Expectant mothers can take up to four weeks before giving birth and 14 weeks after. Fathers and other non-birth parents can take six-week paid leaves. Not ready for kids yet? Apple’s benefits also include egg-freezing services.

Change.org
The petition website offers 18 weeks paid maternity, paternity, and adoption leave. “Our goal was to create a real parental leave program that supports all evolving families without creating financial hardship for them,” change.org President and COO Jennifer Dulski told our sister site Fortune in 2014.

Facebook
Before Netflix changed its policy, Facebook was the reigning paid parental leave king. The social network gives employees four months (16 weeks) of paid maternity, paternity, and adoption leave; in fact, it refers to the time off simply as “parental leave.” And according to many, Facebook fosters an environment that encourages everyone to take their leave, rather than stigmatizing it. (Instagram, owned by Facebook, offers the same policy.) Facebook also gives employees $4,000 in “baby cash,” has designated breast-feeding rooms in its Menlo Park headquarters, and like Apple provides egg-freezing services.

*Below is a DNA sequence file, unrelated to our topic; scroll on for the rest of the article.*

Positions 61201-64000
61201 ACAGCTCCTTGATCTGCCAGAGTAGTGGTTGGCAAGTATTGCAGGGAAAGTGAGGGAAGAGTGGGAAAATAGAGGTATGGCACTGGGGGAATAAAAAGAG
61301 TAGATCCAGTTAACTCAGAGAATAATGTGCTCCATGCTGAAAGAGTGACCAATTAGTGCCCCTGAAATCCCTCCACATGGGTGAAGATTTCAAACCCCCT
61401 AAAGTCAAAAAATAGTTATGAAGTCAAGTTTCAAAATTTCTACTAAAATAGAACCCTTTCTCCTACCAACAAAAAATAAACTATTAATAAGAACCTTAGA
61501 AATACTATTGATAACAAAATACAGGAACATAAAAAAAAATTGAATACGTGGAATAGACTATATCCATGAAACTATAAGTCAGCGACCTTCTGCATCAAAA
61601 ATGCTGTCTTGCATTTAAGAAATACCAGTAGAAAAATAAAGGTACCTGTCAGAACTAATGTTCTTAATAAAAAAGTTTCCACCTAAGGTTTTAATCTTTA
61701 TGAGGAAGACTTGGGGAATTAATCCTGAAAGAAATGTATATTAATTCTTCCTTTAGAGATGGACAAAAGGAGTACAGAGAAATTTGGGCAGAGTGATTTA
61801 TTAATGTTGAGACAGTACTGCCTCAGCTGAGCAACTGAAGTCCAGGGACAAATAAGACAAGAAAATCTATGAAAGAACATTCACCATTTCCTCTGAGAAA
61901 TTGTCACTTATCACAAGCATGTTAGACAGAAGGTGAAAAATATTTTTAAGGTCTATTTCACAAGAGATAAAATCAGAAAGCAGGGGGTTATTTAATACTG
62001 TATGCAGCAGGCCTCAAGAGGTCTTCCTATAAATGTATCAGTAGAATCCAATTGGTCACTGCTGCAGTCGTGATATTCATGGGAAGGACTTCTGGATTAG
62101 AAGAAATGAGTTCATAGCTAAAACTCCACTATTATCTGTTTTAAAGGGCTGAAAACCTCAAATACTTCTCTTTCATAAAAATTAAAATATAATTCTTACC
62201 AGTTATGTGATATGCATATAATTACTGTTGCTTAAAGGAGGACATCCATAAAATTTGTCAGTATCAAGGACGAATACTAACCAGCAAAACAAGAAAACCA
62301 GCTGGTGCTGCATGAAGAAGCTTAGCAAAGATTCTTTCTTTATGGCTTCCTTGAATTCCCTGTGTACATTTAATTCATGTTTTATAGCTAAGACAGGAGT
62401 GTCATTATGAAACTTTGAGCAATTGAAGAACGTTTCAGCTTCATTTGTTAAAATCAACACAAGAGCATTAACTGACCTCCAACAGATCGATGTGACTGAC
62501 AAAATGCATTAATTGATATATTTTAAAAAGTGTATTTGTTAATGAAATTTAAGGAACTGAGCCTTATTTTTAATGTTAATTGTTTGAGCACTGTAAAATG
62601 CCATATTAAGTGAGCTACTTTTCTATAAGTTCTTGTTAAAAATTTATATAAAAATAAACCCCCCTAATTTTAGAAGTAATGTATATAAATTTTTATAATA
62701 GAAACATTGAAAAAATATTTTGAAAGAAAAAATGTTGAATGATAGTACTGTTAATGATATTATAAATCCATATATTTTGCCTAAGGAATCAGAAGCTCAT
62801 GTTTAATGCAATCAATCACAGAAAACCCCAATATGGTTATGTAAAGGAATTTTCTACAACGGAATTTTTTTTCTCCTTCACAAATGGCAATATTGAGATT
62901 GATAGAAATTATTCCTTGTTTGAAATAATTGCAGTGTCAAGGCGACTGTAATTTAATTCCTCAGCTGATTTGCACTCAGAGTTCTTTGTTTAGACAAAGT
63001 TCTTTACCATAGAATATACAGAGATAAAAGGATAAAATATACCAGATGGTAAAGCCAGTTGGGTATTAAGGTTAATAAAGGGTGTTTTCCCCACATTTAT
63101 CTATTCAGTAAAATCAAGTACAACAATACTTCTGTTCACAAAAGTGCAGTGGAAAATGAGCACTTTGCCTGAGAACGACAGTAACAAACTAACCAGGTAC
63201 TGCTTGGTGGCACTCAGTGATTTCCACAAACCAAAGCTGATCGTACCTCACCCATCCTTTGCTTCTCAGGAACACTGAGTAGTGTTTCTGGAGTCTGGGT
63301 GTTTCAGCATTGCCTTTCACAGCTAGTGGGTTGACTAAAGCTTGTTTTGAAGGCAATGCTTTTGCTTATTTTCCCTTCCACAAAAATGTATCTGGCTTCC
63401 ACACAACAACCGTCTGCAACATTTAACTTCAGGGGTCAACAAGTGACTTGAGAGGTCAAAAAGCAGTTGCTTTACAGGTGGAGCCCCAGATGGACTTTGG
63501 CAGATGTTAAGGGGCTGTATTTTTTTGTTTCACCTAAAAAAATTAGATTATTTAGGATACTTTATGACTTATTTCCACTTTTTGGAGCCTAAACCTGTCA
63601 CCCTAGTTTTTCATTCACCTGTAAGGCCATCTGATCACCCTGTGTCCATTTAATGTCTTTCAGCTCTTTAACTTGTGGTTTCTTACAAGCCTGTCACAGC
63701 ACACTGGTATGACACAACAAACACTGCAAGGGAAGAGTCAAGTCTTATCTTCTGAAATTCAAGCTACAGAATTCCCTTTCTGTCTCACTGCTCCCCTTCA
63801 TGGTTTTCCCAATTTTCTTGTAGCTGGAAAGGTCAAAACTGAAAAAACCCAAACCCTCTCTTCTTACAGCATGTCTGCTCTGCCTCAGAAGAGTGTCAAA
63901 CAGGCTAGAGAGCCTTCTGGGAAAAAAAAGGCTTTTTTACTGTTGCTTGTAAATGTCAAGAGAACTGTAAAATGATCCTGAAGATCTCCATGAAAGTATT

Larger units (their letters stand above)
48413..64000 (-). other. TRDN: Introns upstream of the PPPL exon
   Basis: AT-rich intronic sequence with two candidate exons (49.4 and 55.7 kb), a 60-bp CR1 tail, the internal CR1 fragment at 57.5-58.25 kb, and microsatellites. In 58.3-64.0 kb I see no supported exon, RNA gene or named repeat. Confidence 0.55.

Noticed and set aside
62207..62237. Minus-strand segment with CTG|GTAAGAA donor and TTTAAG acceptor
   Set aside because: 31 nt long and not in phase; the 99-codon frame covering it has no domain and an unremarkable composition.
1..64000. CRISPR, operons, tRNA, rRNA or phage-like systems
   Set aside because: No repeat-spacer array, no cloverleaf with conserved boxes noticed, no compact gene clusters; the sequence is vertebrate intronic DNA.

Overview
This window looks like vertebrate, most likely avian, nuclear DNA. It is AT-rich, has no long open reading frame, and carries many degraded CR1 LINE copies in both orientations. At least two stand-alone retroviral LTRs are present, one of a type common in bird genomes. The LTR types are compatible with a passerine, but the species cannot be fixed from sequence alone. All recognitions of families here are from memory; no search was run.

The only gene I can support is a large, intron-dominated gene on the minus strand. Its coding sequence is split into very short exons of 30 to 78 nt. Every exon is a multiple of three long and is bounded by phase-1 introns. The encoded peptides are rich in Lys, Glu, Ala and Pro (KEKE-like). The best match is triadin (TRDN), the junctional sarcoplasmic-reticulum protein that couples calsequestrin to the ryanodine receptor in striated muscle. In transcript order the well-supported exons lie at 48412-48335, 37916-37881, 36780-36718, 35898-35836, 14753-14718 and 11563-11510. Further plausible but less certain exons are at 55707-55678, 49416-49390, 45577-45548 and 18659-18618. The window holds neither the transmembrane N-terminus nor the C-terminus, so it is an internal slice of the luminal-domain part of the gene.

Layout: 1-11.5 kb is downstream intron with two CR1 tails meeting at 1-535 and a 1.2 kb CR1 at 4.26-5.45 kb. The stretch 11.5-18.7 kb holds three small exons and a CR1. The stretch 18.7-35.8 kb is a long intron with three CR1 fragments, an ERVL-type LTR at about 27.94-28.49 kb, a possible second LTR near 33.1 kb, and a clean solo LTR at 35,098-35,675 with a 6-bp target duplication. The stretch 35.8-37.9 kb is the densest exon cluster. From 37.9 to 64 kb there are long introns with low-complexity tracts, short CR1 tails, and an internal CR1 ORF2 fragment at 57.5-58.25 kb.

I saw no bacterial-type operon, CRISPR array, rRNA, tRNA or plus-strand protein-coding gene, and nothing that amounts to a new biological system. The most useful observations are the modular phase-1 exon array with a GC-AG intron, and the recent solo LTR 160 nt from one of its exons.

Google (and YouTube)
Birth moms receive 18 weeks of paid maternity leave (during which their stock shares continue to vest). Moms who experience complications during childbirth receive an additional four weeks. The primary caregiver (gender neutral, includes adoptive parents and surrogates) is given up to 12 weeks paid “baby-bonding leave.” The non-primary caregiver receives up to seven weeks of paid leave.

Families also receive $500 in “baby bonding bucks,” Google provides on-campus child care and “mother’s rooms,” and if the employee dies, his or her children will receive $1,000 per month until age 19, or 23 if they’re a full-time student, regardless of how long the employee worked at Google.

Microsoft
The company announced earlier this year that all new mothers and fathers (through birth, adoption, or surrogacy) will receive 12 weeks of paid leave, while birth mothers receive an additional eight weeks of maternity disability paid in full, for a total of 20 weeks.

Netflix
The streaming company made headlines just a few months ago when it announced new moms and dads would receive unlimited paid parental leave for the first year following the birth or adoption of a child. While Netflix received lots of (well-deserved) praise for the program, it is for “salaried streaming employees” only, meaning hourly workers (who work in the DVD division) are out of luck. (And of course, it’s only a good policy as long as people actually take advantage of it.)